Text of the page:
Russia thinks that the agreement is ready, and we are ready to sign it now. At the same time, we understand the Belarusian side’s concerns. If our colleagues think that some points need additional work, then we operate on the premise that this should be done. We should not in any circumstance force this process through or hurry it. Haste should be reserved for other circumstances. We think that if there are concerns, they should be dealt with first, and we are ready to undertake this work, although, as I already said, for our part, we think we could sign the agreement already today. But if there are still questions, they first need to be worked through and resolved. Alexander Grigoryevich said that the single currency is set to be introduced as from January 1, 2005. This, of course, is quite soon, but we still do have time.
Question: Vladimir Vladimirovich, how will Russia and Belarus hold a referendum on the Constitutional Act at the same time?
Vladimir Putin: If the Constitutional Act is approved in its final draft and a referendum is required, we will hold it. In any case, we will do everything required of us by Russia’s internal legislation. This is a technical question. The main thing is for us to decide exactly what this Constitutional Act should be. I don’t doubt for a second that the overwhelming majority of Russian citizens support this process and, should we hold a referendum, would vote in favour of union between Russia and Belarus.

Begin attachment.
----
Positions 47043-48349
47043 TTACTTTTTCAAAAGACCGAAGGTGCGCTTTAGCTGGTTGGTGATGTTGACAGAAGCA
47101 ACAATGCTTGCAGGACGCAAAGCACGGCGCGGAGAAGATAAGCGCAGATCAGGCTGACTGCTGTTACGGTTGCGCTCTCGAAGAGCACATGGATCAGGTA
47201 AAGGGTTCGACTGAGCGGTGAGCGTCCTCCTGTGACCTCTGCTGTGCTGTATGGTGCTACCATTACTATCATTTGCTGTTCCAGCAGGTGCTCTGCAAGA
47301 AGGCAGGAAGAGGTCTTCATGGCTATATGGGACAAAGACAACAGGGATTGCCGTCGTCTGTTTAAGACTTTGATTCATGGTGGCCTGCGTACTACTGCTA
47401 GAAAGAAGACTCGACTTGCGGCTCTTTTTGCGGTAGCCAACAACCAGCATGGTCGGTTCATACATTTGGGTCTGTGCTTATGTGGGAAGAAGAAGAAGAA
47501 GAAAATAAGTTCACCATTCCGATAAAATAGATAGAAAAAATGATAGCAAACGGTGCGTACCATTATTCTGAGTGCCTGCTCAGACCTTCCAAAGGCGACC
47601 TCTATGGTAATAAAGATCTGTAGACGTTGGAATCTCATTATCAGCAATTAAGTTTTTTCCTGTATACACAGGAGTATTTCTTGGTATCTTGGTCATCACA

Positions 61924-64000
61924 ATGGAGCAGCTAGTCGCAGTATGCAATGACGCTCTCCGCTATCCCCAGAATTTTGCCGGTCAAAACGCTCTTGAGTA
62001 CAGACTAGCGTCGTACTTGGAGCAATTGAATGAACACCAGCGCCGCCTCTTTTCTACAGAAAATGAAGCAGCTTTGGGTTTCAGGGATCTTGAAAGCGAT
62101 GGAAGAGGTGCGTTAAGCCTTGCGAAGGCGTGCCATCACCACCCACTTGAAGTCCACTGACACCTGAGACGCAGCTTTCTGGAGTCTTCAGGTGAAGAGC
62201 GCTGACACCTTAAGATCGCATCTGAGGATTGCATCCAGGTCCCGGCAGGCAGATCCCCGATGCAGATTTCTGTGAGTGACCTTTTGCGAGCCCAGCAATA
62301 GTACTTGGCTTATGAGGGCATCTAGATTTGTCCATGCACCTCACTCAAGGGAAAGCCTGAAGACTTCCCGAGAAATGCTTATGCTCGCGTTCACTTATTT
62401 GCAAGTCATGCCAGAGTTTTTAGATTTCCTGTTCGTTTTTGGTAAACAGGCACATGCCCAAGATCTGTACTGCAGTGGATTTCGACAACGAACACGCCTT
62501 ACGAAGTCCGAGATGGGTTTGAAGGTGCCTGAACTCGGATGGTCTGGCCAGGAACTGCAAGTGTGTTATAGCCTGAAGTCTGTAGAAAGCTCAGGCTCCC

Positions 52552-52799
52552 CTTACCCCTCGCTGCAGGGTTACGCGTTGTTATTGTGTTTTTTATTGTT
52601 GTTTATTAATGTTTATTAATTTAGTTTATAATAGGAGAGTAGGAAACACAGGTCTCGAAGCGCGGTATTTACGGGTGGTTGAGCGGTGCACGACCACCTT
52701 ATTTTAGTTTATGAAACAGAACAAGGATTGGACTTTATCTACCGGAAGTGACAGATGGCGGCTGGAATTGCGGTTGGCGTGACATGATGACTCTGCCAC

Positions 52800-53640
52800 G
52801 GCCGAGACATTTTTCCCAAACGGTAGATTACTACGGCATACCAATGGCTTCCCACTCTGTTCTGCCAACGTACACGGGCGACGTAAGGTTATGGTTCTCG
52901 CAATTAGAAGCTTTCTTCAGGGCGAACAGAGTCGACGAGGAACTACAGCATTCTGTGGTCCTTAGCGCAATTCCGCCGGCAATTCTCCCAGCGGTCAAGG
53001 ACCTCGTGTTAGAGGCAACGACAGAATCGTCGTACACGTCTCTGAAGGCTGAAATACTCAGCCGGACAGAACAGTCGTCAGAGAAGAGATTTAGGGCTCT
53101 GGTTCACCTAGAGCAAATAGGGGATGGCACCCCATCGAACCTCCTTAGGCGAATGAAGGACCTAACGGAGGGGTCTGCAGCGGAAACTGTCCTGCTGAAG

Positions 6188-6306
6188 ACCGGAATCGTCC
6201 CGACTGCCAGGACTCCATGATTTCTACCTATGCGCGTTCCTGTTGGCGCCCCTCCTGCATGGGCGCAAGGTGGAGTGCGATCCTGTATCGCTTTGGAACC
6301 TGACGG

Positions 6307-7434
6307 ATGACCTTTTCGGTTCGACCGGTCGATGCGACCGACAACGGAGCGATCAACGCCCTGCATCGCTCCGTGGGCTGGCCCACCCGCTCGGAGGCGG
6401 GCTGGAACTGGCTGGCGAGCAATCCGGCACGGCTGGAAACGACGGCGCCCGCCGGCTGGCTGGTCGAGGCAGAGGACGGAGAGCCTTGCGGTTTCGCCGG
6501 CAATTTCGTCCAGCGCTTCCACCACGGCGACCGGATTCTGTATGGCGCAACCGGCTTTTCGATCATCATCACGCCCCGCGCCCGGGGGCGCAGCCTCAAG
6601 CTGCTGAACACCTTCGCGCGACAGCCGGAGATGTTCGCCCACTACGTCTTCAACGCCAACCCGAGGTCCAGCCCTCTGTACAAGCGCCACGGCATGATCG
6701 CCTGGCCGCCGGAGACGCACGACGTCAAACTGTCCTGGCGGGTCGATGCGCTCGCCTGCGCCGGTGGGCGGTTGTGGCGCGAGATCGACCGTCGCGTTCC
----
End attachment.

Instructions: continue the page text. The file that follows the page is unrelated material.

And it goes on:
I discussed this question with Alexander Grigoryevich and can repeat only what I said to him and what I have already said publicly on this matter. Russia is a federation, it is organised as a federation and its constitution has been written accordingly. Belarus is a unitary state and has the constitution of a unitary state. The task is easier for us, because there is no need for us to make changes to our constitution.
This matter is of more pertinence to Belarus in view of its being a unitary state with the corresponding constitution.
We will be able to give a definite answer to your question once we have seen the final draft of the Constitutional Act. Then we will know whether a referendum is necessary or not and what exactly we will need to do to bring our internal legislation into line with this Constitutional act.
Question: Until now Gazprom has sold gas to Belarus at a preferential price, but domestic consumers in Belarus receive this gas at a higher price. Where does this price difference come from, and was it for this that these quotas were allocated? What is going on?
Vladimir Putin: This is precisely why Alexander Grigoryevich and I agreed today that our energy experts would not cause all these headaches with these various preferences. In accordance with our previous agreements, we will move over to market relations as from January 1, 2004. The Belarusian President is absolutely right in saying that if we supply gas to Belarus at the market price, Belarus will charge us the market price for pumping the gas onward through to Europe. Our revenues and expenses will work out at roughly the level we have today.
Of course, Russia will not put Belarus in a disadvantaged position compared to our other partners in this region – the neighbouring countries with whom we have very good relations. I hope that we will continue developing our relations with these countries and with Belarus.